How to Make a Door Paneling Effect in Adobe Illustrator

Updated July 19, 2017

The vector graphics software package Adobe Illustrator does not have a wood grain effect to make door panelling in one step. However, you can use Adobe Illustrator's shape, fill and pencil tools to create your own door panelling effect and use a clipping mask to transfer the effect to other objects. The benefit of creating the door panelling effect in Illustrator is that the object with this effect can be resized and stretched and still retain its sharpness, because it is a vector graphic.

Open Adobe Illustrator, choose "New Print" or "New Web" document from the opening screen, and give your new file a name in the New Document dialogue box.

Click to select the rectangle shape tool in the toolbox.

Click and drag a long vertical rectangle on the screen.

Fill this rectangle with a tan or brown colour that represents the type of wood you are trying to simulate by clicking on the Fill tool and choosing a colour. The colour used in the example here is R 154, G 90, B 0.

Click the Selection tool in the toolbox and click anywhere on the workspace outside the rectangle to deselect it.

Click the Pencil tool in the toolbox, then in the properties area at the top of the screen, choose a stroke colour slightly darker than your rectangle colour, a stroke size of 1, 2, or 3pt, and opacity between 60 and 90 per cent.

Click and drag to create vertical pencil lines down your rectangle. Vary the colour, stroke size and opacity every few lines so they aren't all the same.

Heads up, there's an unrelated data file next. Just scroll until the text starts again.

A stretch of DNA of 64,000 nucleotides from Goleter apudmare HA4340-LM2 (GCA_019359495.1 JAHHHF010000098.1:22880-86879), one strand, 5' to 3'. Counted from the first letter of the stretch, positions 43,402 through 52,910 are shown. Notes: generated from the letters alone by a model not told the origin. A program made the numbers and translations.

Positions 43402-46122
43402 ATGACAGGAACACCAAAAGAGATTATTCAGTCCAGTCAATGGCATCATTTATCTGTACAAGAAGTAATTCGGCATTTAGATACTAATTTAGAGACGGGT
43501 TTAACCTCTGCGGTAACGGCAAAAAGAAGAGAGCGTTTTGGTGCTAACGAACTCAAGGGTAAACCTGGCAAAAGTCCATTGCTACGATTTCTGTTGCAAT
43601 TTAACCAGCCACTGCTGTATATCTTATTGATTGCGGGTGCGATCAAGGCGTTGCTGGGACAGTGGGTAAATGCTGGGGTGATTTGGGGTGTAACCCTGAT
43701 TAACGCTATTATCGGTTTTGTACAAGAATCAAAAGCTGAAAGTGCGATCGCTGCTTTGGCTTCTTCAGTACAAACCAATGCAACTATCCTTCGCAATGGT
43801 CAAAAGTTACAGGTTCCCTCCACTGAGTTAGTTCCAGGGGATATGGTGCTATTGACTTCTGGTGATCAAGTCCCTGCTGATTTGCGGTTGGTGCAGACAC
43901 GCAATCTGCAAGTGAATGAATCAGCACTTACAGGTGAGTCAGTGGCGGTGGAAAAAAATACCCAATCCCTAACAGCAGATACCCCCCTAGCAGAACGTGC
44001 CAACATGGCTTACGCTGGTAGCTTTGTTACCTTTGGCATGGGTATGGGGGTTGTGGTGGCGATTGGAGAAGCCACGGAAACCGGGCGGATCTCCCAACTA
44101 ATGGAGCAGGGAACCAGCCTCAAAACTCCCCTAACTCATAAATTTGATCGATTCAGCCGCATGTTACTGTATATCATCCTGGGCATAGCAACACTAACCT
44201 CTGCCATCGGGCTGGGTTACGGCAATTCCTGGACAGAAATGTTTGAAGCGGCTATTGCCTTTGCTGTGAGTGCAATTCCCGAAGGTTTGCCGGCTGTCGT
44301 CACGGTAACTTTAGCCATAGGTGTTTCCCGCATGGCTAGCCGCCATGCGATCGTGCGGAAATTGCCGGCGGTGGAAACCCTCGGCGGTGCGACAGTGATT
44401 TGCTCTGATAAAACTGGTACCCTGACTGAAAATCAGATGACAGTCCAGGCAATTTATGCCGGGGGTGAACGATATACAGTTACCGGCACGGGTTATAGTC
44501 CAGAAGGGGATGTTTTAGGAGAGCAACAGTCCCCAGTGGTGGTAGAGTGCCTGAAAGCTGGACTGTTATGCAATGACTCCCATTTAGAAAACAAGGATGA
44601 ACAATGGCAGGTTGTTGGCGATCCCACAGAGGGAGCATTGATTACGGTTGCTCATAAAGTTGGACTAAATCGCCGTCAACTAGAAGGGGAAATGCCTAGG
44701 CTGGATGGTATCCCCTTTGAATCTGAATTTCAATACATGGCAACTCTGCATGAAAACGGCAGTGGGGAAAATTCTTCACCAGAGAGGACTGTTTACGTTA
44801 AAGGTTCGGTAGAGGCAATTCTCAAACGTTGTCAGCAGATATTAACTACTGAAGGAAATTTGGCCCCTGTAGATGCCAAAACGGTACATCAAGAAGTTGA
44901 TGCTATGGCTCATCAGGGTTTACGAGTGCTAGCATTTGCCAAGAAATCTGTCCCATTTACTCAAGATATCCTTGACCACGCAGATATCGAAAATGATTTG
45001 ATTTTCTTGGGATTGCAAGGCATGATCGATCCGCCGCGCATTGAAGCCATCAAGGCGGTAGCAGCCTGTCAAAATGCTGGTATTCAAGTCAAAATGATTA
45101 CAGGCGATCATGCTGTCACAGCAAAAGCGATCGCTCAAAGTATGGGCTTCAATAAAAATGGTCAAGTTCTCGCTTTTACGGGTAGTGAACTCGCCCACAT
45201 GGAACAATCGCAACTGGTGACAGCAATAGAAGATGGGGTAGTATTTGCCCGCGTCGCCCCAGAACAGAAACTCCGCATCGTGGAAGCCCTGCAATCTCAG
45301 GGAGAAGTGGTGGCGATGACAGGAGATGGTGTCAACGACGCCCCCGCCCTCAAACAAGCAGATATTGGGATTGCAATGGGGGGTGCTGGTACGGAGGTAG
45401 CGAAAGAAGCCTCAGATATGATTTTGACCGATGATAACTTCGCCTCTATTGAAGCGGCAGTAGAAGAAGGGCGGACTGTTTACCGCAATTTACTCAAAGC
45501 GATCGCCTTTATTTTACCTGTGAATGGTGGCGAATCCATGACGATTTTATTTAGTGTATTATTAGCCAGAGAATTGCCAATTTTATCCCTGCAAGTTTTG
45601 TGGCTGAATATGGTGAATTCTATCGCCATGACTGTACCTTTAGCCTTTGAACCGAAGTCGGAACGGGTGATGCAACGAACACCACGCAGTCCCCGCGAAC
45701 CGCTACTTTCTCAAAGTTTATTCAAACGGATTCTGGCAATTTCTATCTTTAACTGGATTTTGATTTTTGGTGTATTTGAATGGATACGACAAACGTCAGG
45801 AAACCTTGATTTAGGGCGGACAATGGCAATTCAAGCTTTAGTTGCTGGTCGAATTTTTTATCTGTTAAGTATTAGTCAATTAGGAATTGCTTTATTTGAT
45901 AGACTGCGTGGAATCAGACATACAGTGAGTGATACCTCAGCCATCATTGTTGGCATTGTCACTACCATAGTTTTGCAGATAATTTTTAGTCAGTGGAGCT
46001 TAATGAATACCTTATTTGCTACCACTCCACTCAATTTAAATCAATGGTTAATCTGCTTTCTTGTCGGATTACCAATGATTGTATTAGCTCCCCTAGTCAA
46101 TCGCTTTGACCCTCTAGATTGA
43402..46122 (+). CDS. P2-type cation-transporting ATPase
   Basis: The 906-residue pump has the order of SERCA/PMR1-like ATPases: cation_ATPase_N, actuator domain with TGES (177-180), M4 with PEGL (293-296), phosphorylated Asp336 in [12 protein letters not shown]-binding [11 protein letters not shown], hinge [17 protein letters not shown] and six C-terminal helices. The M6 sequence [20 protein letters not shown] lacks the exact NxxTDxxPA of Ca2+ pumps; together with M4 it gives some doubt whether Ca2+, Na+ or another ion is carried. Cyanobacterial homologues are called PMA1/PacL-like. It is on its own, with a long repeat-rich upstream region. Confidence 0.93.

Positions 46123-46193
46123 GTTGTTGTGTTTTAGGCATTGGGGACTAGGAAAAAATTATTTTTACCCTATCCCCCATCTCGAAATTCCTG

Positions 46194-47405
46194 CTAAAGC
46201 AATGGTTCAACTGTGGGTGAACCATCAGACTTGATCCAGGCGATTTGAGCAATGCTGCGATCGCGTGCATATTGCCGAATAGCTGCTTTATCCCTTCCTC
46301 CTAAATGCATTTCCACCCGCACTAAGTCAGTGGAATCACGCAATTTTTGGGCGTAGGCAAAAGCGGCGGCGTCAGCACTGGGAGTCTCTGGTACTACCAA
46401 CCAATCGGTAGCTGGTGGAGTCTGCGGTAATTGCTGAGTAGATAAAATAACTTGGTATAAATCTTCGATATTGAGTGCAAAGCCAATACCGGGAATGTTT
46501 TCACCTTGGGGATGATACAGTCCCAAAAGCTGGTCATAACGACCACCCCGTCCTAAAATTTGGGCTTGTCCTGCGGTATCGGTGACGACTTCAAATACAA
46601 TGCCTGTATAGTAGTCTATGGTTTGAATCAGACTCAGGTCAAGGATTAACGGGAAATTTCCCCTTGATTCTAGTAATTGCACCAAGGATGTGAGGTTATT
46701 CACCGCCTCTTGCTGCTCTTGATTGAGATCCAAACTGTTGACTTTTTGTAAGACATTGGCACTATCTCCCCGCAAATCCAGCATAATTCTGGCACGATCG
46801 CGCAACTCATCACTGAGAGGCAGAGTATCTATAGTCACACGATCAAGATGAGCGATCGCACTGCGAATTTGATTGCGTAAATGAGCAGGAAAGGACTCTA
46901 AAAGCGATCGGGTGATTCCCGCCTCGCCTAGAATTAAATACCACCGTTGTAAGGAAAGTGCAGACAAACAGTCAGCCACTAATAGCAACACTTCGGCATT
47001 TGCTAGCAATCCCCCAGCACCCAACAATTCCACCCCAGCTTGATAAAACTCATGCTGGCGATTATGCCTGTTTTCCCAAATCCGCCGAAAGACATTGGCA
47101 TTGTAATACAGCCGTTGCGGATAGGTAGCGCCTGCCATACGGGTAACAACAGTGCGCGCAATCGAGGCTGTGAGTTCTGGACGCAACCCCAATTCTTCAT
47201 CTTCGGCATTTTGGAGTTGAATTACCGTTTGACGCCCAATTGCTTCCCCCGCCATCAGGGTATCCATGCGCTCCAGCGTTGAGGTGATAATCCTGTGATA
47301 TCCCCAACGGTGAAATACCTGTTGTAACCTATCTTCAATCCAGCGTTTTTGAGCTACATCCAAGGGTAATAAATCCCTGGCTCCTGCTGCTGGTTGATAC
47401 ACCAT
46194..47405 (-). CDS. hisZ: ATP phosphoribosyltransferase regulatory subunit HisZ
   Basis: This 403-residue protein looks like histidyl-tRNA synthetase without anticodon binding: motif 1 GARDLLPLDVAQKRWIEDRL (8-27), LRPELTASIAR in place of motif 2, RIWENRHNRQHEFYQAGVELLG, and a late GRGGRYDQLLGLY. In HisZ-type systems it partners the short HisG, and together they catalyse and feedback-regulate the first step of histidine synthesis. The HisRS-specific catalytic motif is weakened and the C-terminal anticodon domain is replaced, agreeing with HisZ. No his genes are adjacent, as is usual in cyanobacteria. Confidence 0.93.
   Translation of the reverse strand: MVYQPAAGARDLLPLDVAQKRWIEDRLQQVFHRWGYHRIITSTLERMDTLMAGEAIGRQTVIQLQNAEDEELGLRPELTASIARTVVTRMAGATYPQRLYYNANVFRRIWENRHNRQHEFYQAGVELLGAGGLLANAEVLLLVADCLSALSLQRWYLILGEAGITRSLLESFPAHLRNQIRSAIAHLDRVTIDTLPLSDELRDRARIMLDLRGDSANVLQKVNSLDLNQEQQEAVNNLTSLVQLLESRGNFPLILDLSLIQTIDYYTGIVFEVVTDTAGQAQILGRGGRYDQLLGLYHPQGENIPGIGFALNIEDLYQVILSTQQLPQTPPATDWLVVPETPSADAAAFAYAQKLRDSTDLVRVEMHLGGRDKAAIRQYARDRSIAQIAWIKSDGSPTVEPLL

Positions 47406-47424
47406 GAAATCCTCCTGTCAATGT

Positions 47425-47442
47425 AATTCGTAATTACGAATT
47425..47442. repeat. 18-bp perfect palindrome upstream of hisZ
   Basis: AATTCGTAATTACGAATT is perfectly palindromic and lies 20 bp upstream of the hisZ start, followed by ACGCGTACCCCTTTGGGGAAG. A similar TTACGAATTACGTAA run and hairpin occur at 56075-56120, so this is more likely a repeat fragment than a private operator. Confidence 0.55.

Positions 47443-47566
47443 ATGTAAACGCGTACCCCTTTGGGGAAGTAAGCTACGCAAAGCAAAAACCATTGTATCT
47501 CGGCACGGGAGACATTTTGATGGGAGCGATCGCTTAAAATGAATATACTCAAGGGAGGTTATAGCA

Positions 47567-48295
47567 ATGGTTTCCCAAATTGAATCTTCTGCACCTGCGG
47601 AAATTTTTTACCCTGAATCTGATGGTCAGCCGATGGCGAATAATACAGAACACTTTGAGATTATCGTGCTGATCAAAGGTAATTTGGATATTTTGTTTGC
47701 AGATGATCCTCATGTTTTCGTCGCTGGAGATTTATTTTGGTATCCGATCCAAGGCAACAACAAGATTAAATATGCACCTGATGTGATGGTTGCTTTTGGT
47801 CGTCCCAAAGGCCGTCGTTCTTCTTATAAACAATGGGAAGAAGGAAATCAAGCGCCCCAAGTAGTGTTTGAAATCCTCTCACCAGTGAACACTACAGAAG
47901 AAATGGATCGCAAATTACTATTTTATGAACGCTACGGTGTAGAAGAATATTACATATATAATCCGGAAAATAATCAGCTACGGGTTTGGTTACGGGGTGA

Choose "All" from the Select menu.

Click the Select tool in the toolbox, if it's not already the active tool, and click and drag the middle handle on the rectangle inward to made the rectangle thinner and squish the pencil lines closer together.

Click on the rectangle tool and drag an empty (no fill) rectangle on top of your brown rectangle with the lines to clip it and remove any pencil paths that went over the edges.

Choose "All" from the Select menu again, then "Clipping Mask---Make from the Object" menu to create a plank of wood. This object can now be scaled, rotated and duplicated to create a literal "door" from the "planks" of panelling, or you can put other shapes on top of the rectangle and repeat the clipping mask to apply the door panelling effect to them.


Use the Warp tool to add random waves to your pencil lines. Try the Artistic/Rough Pastels effect to give the wood a rougher surface.

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About the Author

Katelyn Kelley worked in information technology as a computing and communications consultant and web manager for 15 years before becoming a freelance writer in 2003. She specializes in instructional and technical writing in the areas of computers, gaming and crafts. Kelley holds a Bachelor of Arts in mathematics and computer science from Boston College.